- Activities that interfere with the ability of others to use computing resources or other network-connected services effectively.
- Activities that result in unauthorized access to or the loss of another’s work.
- Connecting one’s personal computer to the network without taking reasonable precautions against viruses.
- Distribution of obscene, abusive or threatening messages via electronic media, such as email or instant messaging.
- Distribution of chain letters or broadcasting to lists of individuals in a manner that might cause congestion of the network.
- Use of the IIRP’s computers or networks for commercial use or profit-making enterprises except as specifically agreed to with the institution.
Internet Peer-to-Peer File-Sharing Policy
In recent years, internet peer-to-peer file-sharing programs have made it easy to download and share music, movies and software files. This is a problem for the IIRP and other institutions because it encourages behavior that violates copyright law and because it creates internet traffic congestion. In accordance with the Higher Education Opportunity Act, the IIRP will by policy and procedure:
- Ensure for all users adequate and equitable access to the internet for academic purposes and personal communications.
- Respect our community’s rights to privacy and confidentiality, freedom of speech and academic freedom while using the network.
- Educate the network-user community on the technical, legal and ethical aspects of copyright and intellectual property.
- Uphold copyright law as spelled out in the 1998 Digital Millennium Copyright Act and elsewhere. The Act defines copyright and fair use in the digital age.
The IIRP prohibits the use of its systems or networks to copy, store, display or distribute copyrighted material in any medium, or to prepare derivative works of such material, without the express permission of the copyright owner, except as otherwise allowed under copyright law. In addition to sanctions by the institution, copyright violators could be subject to felony charges under state and federal law and may be sued by the copyright holder.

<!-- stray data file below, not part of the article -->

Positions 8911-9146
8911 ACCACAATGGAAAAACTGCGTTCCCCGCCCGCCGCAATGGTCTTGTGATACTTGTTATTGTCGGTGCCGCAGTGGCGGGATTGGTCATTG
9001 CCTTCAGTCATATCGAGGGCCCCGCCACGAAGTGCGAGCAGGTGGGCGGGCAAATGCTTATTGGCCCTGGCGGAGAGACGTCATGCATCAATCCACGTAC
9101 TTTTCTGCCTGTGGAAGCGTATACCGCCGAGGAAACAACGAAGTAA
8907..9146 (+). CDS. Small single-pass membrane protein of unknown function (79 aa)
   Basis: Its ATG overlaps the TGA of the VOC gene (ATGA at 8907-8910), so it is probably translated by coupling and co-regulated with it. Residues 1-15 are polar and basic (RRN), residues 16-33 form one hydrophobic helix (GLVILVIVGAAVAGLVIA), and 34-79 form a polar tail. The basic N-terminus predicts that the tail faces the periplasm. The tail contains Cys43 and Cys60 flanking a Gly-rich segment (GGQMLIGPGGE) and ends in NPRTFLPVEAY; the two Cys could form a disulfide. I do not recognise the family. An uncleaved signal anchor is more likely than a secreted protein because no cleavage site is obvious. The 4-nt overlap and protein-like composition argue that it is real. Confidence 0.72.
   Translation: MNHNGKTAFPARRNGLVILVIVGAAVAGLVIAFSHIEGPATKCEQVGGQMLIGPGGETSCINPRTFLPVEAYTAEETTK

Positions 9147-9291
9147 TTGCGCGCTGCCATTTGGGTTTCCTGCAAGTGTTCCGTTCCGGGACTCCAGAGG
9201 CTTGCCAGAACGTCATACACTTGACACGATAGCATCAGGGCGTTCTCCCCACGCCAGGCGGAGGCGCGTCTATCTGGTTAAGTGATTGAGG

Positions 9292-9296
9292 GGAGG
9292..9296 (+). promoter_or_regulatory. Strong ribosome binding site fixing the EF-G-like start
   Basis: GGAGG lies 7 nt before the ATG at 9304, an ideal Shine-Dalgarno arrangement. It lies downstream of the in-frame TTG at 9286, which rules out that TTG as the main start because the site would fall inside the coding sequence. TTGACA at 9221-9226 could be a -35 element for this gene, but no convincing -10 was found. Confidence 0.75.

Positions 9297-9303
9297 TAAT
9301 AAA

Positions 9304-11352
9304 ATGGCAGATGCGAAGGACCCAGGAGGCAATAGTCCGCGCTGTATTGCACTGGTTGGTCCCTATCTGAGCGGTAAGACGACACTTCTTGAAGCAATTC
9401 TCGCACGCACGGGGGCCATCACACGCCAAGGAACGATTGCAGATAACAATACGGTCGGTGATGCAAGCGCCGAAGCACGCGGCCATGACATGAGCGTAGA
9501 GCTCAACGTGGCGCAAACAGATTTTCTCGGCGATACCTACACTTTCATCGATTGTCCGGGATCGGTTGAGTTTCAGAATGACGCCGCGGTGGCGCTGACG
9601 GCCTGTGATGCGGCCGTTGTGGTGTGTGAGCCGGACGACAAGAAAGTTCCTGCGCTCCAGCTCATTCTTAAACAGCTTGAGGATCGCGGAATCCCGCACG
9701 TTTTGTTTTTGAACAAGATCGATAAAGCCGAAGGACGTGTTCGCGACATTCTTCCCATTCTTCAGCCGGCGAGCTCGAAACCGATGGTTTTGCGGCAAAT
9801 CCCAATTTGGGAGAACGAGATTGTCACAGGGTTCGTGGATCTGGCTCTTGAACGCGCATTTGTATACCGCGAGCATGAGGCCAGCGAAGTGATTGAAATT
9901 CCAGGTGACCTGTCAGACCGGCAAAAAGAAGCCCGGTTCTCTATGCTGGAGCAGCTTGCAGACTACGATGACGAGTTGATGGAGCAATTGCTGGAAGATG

Under copyright law, unless you have express permission from the copyright holder to engage in the copying, downloading and sharing of files, you are in violation of the law.
Peer-to-peer programs have no provision to acquire permission. In practice, therefore, their use for downloading music and movies may put you in violation of the IIRP’s policy and the law.
Peer-to-peer file-sharing programs have legitimate uses for sharing information over the internet. In addition, the internet has allowed the democratization of the music industry, allowing musicians to distribute their works and gain audiences not possible before the internet. However compelling these arguments may be, they in no way absolve file-sharing users from the need to follow copyright law and respect intellectual property ownership.
The technology department at the IIRP does not intend to block peer-to-peer file-sharing programs, nor does it monitor the content of network traffic. However, the IIRP does monitor traffic patterns in order to guarantee acceptable network performance for all users. If the technology department becomes aware of policy violations or illegal activities in the course of investigating network congestion or determining problems, it will investigate by inspecting content stored or shared on its network.
The IIRP’s acceptable use policy also prohibits activities that interfere with the ability of others to use the IIRP’s computing resources or other network-connected services effectively. This may apply to peer-to-peer file-sharing programs irrespective of copyright violations, as these programs consume huge amounts of network resources.